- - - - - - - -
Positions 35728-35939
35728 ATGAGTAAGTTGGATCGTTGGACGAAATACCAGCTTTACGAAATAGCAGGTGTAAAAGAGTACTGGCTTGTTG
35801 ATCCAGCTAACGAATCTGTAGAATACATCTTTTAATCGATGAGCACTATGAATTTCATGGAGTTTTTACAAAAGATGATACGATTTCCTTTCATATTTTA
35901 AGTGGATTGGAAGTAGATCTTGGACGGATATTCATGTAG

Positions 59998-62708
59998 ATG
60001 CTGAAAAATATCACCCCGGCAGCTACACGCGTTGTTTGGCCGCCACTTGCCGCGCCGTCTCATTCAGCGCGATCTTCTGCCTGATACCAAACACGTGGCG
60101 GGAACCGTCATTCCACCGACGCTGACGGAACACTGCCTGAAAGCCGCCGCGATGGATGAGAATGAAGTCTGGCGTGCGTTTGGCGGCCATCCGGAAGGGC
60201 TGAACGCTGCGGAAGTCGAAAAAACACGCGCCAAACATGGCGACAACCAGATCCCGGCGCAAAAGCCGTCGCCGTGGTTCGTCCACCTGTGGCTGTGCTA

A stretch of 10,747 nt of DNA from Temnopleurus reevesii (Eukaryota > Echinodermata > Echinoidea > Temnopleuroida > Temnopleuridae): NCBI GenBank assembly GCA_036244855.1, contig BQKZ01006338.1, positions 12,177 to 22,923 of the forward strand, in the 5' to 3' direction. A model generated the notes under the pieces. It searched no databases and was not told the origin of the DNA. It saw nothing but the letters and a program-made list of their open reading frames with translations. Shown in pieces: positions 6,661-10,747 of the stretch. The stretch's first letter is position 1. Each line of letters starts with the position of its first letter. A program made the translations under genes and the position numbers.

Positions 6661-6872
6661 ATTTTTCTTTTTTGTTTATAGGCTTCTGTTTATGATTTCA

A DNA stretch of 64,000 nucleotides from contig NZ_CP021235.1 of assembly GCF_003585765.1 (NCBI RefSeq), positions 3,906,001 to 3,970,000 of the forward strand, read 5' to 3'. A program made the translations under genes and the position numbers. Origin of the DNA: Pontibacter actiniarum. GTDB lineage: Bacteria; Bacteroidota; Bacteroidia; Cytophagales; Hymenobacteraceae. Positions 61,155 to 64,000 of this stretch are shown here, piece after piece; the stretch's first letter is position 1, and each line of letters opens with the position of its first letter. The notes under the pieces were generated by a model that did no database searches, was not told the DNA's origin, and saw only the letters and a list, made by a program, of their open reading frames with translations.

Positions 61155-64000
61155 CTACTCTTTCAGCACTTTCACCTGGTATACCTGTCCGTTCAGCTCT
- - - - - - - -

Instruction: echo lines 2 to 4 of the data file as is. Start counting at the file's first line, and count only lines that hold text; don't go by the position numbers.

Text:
35728 ATGAGTAAGTTGGATCGTTGGACGAAATACCAGCTTTACGAAATAGCAGGTGTAAAAGAGTACTGGCTTGTTG
35801 ATCCAGCTAACGAATCTGTAGAATACATCTTTTAATCGATGAGCACTATGAATTTCATGGAGTTTTTACAAAAGATGATACGATTTCCTTTCATATTTTA
35901 AGTGGATTGGAAGTAGATCTTGGACGGATATTCATGTAG